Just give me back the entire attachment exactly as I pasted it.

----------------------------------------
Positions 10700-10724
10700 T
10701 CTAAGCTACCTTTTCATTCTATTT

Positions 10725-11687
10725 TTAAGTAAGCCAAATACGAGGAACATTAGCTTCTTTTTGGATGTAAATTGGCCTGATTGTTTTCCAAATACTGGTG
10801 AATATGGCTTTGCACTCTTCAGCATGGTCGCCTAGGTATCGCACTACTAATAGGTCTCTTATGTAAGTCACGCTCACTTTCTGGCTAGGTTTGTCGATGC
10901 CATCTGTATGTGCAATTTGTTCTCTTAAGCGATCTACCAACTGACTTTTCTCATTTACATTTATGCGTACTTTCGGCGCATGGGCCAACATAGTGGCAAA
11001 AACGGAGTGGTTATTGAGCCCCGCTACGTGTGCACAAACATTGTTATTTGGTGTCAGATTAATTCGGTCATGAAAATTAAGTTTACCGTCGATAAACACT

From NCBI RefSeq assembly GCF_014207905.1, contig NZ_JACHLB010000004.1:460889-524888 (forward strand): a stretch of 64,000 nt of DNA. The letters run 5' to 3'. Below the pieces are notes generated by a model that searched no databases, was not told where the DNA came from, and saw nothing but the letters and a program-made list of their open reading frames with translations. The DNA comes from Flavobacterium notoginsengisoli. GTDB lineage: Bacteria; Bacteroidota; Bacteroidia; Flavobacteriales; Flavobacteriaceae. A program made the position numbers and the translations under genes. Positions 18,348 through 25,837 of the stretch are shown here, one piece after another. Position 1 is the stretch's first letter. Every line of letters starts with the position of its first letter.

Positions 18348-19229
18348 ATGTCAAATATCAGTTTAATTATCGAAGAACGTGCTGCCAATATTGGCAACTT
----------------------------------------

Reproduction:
Positions 10700-10724
10700 T
10701 CTAAGCTACCTTTTCATTCTATTT

Positions 10725-11687
10725 TTAAGTAAGCCAAATACGAGGAACATTAGCTTCTTTTTGGATGTAAATTGGCCTGATTGTTTTCCAAATACTGGTG
10801 AATATGGCTTTGCACTCTTCAGCATGGTCGCCTAGGTATCGCACTACTAATAGGTCTCTTATGTAAGTCACGCTCACTTTCTGGCTAGGTTTGTCGATGC
10901 CATCTGTATGTGCAATTTGTTCTCTTAAGCGATCTACCAACTGACTTTTCTCATTTACATTTATGCGTACTTTCGGCGCATGGGCCAACATAGTGGCAAA
11001 AACGGAGTGGTTATTGAGCCCCGCTACGTGTGCACAAACATTGTTATTTGGTGTCAGATTAATTCGGTCATGAAAATTAAGTTTACCGTCGATAAACACT

From NCBI RefSeq assembly GCF_014207905.1, contig NZ_JACHLB010000004.1:460889-524888 (forward strand): a stretch of 64,000 nt of DNA. The letters run 5' to 3'. Below the pieces are notes generated by a model that searched no databases, was not told where the DNA came from, and saw nothing but the letters and a program-made list of their open reading frames with translations. The DNA comes from Flavobacterium notoginsengisoli. GTDB lineage: Bacteria; Bacteroidota; Bacteroidia; Flavobacteriales; Flavobacteriaceae. A program made the position numbers and the translations under genes. Positions 18,348 through 25,837 of the stretch are shown here, one piece after another. Position 1 is the stretch's first letter. Every line of letters starts with the position of its first letter.

Positions 18348-19229
18348 ATGTCAAATATCAGTTTAATTATCGAAGAACGTGCTGCCAATATTGGCAACTT